Why would heavier lances be more effective?

Oct 2017
110
South Australia
I thought the lance rest on armor was only used for jousting in tournies, not combat armor.
It would seem that's not the case. Makes sense to me, I can't see any reason why they would only use it in tourneys and not on combat armour, it would be just as useful in battle as in a joust. Also, I imagine that only the extremely wealthy would have separate sets of armour for tourneys and battle, less wealthy knights probably only had the one set because armour was ridiculously expensive.
 

aggienation

Ad Honorem
Jul 2016
9,745
USA
It would seem that's not the case. Makes sense to me, I can't see any reason why they would only use it in tourneys and not on combat armour, it would be just as useful in battle as in a joust. Also, I imagine that only the extremely wealthy would have separate sets of armour for tourneys and battle, less wealthy knights probably only had the one set because armour was ridiculously expensive.
What evidence do you have tourney armor was used in battle?
 

Dan Howard

Ad Honorem
Aug 2014
4,762
Australia
I thought the lance rest on armor was only used for jousting in tournies, not combat armor.
Stone doesn't have a clue what he is talking about. He thinks that the "lance rest" was for actually resting the lance, which is bollocks.
It was never called a "lance rest"; its real name was arret, which means to "stop" or "arrest" - it was designed to stop the lance sliding backwards upon impact. Yes they were used in combat; we have examples of brigandines with them attached.
 
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Nemowork

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Jan 2011
8,464
South of the barcodes
I'm reading John Stone's article "Technology, Society, and the Infantry Revolution of the Fourteenth Century" and in it he states that "developments in the horseman's weapons and armour would play a role in enhancing his battlefield effectiveness. The introduction of a lance rest made it possible to employ a heavier lance"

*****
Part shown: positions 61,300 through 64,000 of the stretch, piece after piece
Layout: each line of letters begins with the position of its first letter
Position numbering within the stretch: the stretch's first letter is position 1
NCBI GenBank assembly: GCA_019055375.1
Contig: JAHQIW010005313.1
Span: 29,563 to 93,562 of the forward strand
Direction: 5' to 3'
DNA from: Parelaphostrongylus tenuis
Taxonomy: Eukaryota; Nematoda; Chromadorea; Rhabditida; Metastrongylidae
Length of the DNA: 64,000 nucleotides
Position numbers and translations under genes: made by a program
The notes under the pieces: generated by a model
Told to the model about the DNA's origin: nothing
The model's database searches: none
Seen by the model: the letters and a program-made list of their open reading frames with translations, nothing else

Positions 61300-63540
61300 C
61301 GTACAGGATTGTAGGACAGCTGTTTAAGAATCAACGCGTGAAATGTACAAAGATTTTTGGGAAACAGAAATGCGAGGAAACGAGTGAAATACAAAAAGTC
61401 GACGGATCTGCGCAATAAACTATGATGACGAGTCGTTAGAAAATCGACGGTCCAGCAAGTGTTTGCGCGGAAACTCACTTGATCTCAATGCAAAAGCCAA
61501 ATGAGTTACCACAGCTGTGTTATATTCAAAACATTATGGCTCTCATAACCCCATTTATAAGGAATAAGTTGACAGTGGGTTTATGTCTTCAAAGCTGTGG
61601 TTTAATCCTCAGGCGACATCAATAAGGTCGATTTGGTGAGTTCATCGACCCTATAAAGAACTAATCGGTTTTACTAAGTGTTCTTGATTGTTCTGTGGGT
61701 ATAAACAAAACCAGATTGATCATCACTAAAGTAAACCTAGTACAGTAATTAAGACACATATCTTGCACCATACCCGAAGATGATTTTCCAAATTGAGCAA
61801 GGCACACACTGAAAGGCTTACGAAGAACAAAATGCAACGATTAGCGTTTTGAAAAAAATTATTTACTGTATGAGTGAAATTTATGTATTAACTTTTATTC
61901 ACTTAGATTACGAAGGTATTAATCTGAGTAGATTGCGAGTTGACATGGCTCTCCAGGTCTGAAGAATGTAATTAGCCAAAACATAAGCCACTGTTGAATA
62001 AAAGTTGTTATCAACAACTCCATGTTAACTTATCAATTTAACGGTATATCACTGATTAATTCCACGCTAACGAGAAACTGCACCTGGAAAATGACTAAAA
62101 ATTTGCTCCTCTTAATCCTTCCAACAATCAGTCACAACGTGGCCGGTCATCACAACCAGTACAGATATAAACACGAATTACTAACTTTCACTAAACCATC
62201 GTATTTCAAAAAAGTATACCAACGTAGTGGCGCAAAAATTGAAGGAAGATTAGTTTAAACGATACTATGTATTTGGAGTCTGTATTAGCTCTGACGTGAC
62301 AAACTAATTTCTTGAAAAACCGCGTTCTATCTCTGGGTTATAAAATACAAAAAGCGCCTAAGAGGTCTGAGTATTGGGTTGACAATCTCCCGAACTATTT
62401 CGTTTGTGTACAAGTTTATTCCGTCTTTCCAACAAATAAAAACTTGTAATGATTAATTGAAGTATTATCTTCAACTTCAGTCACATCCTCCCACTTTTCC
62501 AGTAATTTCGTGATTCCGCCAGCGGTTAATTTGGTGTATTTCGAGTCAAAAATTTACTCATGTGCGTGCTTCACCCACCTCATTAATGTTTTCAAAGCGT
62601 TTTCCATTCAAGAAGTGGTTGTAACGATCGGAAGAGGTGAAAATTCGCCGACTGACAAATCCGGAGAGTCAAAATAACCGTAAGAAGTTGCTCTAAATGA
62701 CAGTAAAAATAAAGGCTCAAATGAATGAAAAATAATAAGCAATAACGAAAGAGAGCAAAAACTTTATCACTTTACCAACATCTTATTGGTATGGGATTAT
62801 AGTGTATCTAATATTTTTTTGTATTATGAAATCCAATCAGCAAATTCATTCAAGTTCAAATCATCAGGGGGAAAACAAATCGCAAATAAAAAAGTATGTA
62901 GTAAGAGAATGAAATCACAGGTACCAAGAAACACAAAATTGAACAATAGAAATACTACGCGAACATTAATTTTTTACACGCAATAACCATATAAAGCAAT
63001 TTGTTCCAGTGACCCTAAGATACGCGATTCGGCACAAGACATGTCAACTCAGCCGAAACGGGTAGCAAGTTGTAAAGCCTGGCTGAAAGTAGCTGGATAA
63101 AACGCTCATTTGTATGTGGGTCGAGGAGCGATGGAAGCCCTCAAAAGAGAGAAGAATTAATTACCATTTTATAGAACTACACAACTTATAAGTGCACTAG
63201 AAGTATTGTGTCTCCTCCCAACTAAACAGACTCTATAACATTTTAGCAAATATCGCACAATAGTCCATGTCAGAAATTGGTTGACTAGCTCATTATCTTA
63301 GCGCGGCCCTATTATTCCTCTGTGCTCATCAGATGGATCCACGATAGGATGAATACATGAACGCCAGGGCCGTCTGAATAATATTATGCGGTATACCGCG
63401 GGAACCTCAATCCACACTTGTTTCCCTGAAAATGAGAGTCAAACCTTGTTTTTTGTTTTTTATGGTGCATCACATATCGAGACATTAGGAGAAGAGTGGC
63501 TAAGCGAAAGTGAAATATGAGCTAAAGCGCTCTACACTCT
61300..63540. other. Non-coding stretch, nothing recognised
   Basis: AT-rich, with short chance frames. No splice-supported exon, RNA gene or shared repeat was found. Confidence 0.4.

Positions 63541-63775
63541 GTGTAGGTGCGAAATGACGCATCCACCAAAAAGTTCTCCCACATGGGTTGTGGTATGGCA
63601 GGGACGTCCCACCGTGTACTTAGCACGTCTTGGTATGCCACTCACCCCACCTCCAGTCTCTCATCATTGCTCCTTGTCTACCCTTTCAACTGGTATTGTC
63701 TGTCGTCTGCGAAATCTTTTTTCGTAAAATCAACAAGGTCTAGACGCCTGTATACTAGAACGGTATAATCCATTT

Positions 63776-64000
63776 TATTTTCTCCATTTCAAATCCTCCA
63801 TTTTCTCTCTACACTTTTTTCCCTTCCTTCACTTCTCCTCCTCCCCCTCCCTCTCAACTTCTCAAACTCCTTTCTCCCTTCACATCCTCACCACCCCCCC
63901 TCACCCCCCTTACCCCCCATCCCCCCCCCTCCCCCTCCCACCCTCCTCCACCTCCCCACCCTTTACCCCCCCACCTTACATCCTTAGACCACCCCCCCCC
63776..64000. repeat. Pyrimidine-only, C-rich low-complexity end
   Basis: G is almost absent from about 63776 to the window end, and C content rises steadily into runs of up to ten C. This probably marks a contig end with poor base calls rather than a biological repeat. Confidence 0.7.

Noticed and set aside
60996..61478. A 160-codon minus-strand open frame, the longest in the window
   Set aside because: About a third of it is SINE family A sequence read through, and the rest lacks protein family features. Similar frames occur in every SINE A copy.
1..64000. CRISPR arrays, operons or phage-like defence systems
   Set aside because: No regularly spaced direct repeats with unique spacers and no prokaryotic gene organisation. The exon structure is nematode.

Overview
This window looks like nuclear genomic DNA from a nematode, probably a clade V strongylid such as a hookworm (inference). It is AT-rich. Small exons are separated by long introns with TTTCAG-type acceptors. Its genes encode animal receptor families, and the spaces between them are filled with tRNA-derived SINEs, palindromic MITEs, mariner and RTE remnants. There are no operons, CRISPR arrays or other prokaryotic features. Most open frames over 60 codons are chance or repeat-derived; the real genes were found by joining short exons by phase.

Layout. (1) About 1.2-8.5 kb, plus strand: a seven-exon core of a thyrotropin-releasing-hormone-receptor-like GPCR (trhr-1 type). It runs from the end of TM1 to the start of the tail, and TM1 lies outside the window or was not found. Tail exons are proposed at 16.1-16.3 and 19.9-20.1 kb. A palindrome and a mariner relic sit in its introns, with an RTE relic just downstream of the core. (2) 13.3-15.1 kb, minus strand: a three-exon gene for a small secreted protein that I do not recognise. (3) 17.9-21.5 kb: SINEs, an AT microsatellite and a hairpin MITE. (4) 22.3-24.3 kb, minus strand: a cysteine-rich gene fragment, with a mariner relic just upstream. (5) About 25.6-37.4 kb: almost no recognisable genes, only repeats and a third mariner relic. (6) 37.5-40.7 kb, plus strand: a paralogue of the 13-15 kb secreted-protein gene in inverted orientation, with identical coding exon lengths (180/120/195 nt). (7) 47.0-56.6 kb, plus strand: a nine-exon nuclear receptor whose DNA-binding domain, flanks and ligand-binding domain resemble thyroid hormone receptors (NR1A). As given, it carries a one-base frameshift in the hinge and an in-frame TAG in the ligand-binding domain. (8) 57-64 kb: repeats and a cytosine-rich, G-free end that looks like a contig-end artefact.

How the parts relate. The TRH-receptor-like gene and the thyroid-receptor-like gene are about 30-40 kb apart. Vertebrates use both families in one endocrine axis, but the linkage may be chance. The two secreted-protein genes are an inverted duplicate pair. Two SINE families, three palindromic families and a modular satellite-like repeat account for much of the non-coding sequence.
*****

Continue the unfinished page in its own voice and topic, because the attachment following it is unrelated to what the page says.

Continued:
I'm not sure how a heavier lance would "enhance battlefield effectiveness" though, wouldn't it just be more cumbersome to wield? I'm sure there must be some reason - perhaps the greater force produced by greater mass would be better at penetrating armour?
Were lighter lances prone to breaking after the first impact and heavier lances less likely to do so?

Any ideas on why a heavier lance would be beneficial?
Im guessing here but it might be flexibility. If your throwing the weight of an armoured man and horse against a target, the lance point is going to meet the target and be halted. How briefly depends on whether the target is wearing thick clothes, armour and so on.

If the lance is too light, on being stopped by armout it will flex and then either deflect or possibly break. A heavier lance will not flex allowing you to maintain pressure at the point of impact and possibly penetrate.

The point of war lances is to penetrate and kill. the point of tourney lances is explicity NOT to penetrate and kill, in some cases theyre designed to shatter on impact displaying to the crowd that you have made a full force and legitimate hit and scoring points.
 
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Dan Howard

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Aug 2014
4,762
Australia
Physics is out of my league, but it is a Physics “thing”. Heavier lances have more mass, which together with the velocity of the horse will give a bigger impact.
The rider isn't a rigid immovable object. He acts as a buffer between the horse and the lance. The amount of energy available to the lance is dependent of the strength of the rider.
 
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Tulius

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May 2016
5,891
Portugal
The rider isn't a rigid immovable object. He acts as a buffer between the horse and the lance. The amount of energy available to the lance is dependent of the strength of the rider.
Now that you mention it... it seems obvious. Relevant point.
 
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aggienation

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Jul 2016
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USA
Stone doesn't have a clue what he is talking about. He thinks that the "lance rest" was for actually resting the lance, which is bollocks.
It was never called a "lance rest"; its real name was arret, which means to "stop" or "arrest" - it was designed to stop the lance sliding backwards upon impact. Yes they were used in combat; we have examples of brigandines with them attached.
In the 14th century? That is what the OP mentions too. Wasn't that the early years of plate armor replacing mail?
 

Dan Howard

Ad Honorem
Aug 2014
4,762
Australia
In the 14th century? That is what the OP mentions too. Wasn't that the early years of plate armor replacing mail?
I don't understand the question. The fourteenth century is when the mounted knight lost his place as the preeminent battlefield unit. This is the time when heavy cavalry stopped dominating the battlefield and started to play a supporting role for infantry. Instead of opening the battle with a charge they waited and tried to determine when the charge would have the most decisive effect.

Stone's entire premise is flawed. After the heavier lance was introduced, the knight's effectiveness was diminished, not enhanced. One had nothing to do with the other but Stone apparently wants to try and conflate the two.
 
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